Scaling up cycling or replacing driving? Triggers and trajectories of bike–train uptake in the Randstad area

Document Type

Journal Article

Publication Date


Subject Area

mode - bike, mode - rail, place - europe, place - urban, planning - surveys, ridership - behaviour, ridership - commuting, ridership - mode choice


Bike–train, Randstad, Mobility biographies, Triggers, Modal shift


The combined use of the bicycle and the train in the Netherlands has risen steadily over the past decade. However, little is yet known about the underlying processes driving the growth of bike–train use in the Netherlands. Are new bike–train trips replacing car trips, or are they primarily an extension of existing train travel and cycling practices? The present study investigates this question by exploring the main trajectories of bike–train uptake in the Randstad area. Following a mobility biographies approach, our study seeks to identify the triggers or “key events” which lead to the uptake of bike–train use, and explores their relationship with existing travel behaviour. To this end, we carried out an online survey aimed at people who started commuting regularly by bike–train. Our results show that trajectories of uptake are varied, with a similar proportion of respondents starting to commute by bike–train in order to replace cycling, driving and public transport. While in some cases people shifted to bike–train on their existing commuting trip, most respondents started travelling by bike–train following a change in work or residential location. Overall, our findings suggest that most people do not start commuting by bike–train out of particular preference, but merely because they consider it provides the best available option. Nevertheless, the large proportion of respondents with access to a car suggests that the bike–train system is able to provide an attractive alternative to car-based interurban mobility.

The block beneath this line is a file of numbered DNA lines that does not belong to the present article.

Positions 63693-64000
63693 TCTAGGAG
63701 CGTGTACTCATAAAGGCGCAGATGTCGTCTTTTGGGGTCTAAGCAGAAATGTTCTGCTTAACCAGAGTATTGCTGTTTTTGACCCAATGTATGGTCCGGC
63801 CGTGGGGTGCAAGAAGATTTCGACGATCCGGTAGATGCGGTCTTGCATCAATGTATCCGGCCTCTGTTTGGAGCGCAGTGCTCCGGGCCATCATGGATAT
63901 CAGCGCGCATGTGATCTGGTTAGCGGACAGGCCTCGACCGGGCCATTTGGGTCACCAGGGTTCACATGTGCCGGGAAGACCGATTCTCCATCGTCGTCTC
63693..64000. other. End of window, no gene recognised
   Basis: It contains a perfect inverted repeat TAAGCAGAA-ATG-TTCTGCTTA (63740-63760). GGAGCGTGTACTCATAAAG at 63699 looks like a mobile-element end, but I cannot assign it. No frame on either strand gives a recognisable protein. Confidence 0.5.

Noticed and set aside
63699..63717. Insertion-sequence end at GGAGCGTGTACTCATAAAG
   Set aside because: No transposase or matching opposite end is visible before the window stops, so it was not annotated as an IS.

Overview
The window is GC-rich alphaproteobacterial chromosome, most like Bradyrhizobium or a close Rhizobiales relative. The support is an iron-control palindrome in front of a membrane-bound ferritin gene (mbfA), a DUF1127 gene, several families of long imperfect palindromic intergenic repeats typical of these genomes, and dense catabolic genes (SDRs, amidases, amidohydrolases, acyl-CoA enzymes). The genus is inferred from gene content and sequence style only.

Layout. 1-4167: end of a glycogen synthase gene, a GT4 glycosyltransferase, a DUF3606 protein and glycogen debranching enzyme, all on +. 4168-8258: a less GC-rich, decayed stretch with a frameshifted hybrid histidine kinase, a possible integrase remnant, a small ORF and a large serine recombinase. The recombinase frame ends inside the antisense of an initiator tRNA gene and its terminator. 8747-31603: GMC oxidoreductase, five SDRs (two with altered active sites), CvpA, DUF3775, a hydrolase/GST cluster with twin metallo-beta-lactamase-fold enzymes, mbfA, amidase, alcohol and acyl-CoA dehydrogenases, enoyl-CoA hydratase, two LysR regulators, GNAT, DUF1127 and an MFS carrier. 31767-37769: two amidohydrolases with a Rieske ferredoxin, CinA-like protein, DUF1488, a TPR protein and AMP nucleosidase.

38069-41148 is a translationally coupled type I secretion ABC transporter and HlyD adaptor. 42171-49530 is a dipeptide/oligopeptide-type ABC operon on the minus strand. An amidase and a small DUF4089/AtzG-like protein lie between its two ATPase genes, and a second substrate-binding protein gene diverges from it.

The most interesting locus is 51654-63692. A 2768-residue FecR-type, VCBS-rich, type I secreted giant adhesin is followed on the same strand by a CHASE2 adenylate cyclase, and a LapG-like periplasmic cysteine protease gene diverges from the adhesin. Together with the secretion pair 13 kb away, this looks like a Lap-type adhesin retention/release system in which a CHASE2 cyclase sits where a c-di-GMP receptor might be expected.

Permission to publish the abstract has been given by SpringerLink, copyright remains with them.